Killing the Buddha in the Road, A musing on judging your heroes

A koan that I often hear repeated is “If you see the Buddha in the road, kill him.” This one often freaks out people unfamiliar with the concept of a koan, which I personally have always taken to be statements and questions that don’t have a definitive answer, but the answer(s) that you find yourself in thinking on them help you to reach minor epiphanies about yourself, and in doing so, expand your consciousness. (Phew, that sentence.)

Of course, their lack of familiarity with the concept of a koan may make them even better suited to utilizing one, much in the same way that a trap generally works better if one is not aware that they are walking into a trap. On the other hand, not knowing that they are supposed to think on it, they may just dismiss it out of hand as gibberish. It’s kind of a funny concept like that.

In any case, this particular koan has always led me to a conclusion that many have drawn from it: Challenge your preconceptions, especially concerning those you hold in high respect. Never let anyone get away with anything, especially if you would dismiss their faults over the other things that you like about them. Judge your heroes. Judge them HARD.

Which isn’t to say that you can’t have heroes, and appreciate them for their works. It just means acknowledging them for the human beings they are.

A personal example: This mindset is especially important to me, as an avid reader. Some of the most acclaimed authors in history had serious flaws as far as societal/personal views went. This is of course, an effect of looking back in time and judging the past based on modern standards, but even so.

Howard Phillip Lovecraft, old H.P. himself. I love Lovecraft’s stories. I love the effect he had on horror as a genre. I love the cosmic dread that he evokes, and the artwork that it has inspired. His way of crafting a scene is one that creates a world that I can easily drop into, the icy water in the air of the Massachusetts pier, the cool fog of the streets at night, the musty tomes in a private library lit by candlelight. He was a brilliant writer, and the culture that has sprung up around his writings is one that I can appreciate on so many levels.

He was also a huge racist.

I’m talking unfathomably huge by modern standards. Even worse, his views leaked over several of his more famous writings. The Deep Ones of The Shadow Over Innsmouth? Directly inspired by the worst Yellow Peril propaganda concerning people of Chinese descent. Several times during his canon he describes anyone of darker skin as “Sub-human,” and goes out of his way to point them out as the main body of the cults to spring up around his cosmic entities. Even the Necronomicon, a tome that has become an artifact of the genre and spilled over into several others, was authored by the “Mad Arab,” who gets descriptions as unflattering as his moniker.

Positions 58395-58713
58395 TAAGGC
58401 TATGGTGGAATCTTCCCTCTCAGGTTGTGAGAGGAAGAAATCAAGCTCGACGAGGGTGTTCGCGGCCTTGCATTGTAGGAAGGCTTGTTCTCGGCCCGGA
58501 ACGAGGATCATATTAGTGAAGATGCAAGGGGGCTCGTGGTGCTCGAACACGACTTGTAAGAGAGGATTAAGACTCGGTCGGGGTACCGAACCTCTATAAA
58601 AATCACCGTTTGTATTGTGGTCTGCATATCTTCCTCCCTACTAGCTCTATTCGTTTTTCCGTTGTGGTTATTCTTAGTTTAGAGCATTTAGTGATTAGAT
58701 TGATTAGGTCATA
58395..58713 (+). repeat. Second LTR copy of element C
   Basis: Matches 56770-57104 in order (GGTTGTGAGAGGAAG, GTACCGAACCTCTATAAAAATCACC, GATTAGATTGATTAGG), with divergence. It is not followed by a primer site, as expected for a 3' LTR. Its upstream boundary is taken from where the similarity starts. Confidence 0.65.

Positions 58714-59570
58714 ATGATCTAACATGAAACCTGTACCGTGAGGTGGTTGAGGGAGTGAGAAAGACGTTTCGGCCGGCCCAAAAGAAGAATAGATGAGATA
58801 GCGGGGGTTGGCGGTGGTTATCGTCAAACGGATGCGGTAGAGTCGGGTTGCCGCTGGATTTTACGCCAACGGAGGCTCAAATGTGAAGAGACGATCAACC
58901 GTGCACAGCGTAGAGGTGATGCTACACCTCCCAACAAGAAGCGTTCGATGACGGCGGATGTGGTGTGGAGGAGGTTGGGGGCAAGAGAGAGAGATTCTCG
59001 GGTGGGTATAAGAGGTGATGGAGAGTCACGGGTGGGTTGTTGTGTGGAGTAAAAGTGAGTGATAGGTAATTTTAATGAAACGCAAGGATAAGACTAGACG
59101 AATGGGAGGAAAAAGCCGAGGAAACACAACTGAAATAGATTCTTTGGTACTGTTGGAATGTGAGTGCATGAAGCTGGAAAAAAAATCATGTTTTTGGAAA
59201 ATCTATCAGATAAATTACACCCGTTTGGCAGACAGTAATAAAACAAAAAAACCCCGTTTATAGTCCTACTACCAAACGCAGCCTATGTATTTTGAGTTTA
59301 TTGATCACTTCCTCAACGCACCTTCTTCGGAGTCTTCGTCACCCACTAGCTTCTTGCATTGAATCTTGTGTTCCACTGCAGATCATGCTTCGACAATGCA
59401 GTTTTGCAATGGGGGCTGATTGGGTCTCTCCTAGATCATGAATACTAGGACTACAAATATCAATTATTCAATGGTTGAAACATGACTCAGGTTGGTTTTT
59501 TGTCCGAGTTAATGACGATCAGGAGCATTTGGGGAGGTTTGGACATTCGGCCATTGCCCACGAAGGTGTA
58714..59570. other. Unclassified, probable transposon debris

And here’s the trick. He’s one of the better ones. Supposedly (Some researchers agree, others disagree) his views softened over time, and he repented that portion of his writings on his deathbed.

 

It’s not just limited to authors either. Mother Theresa, whom many are brought up to think of as a saint, if not a Saint, is famous for her works helping the poor. It came out later, however, that while she treated the symptoms of poverty, she actively fought against solving the problems that caused it, as she viewed poverty as a more enlightened state of being. The Scandinavian countries, especially Sweden and Norway, which socialists such as myself often tout as shining idols of human rights and equality, have been carrying out a campaign of systematic discrimination against their native peoples, the Sami, for years.

It is important that these faults be acknowledged rather than covered up. It is up to the individual whether or not they are a deal breaker as far as respecting the person/organization/country goes, but don’t let them go uncommented on.

This is especially an issue in the U.S. that I have seen, with celebrity figures using fame as a shield to blatantly ignore the legal ramifications of everything from public intoxication to Drunk Driving/Murder/Rape. Anyone else committing a crime would but tossed away and forgotten by society, (My rant about the state of the US Prison System is for another topic, another time) but for those with enough fame to be instantly acquitted in the court of public opinion, all blame gets instantly shifted onto the victim. In most cases, the unfortunate athletes and celebrities are the ones that spend a single night in jail. Others go to court, publically weep, and the adoring masses forgive them.

Everyone has faults. Many are quick to shift blame to hide the fact that they are flawed themselves. There is a constant war between Perception and Truth, and rarely the two shall meet. Though I generally consider myself an optimist, I am of the belief that all told, Perception is the stronger of the two.

By all means, love their works. I still appreciate H.P. Lovecraft’s writings and everything that they have created in modern times. But acknowledge things that are wrong. If one does not, then you do not like a person, you like an ideal. Holding the person to the ideal, and idly dismissing anything about the person that does not fit the ideal you’ve built up around them is downright dangerous.

Love the beauty that people bring to the world. Acknowledge the ugliness rather than hiding it away.

And if you see the Buddha in the road, kill him.

Cheers

1 thought on “Killing the Buddha in the Road, A musing on judging your heroes”

  1. Interesting perspective. I’m of the mind that you should question everything, even if you ultimately accept that which you questioned, because it means a conscious decision to accept rather than a blind one. However, sorry to disappoint ;), but if I see a Buddha in the road, I’ll swerve…

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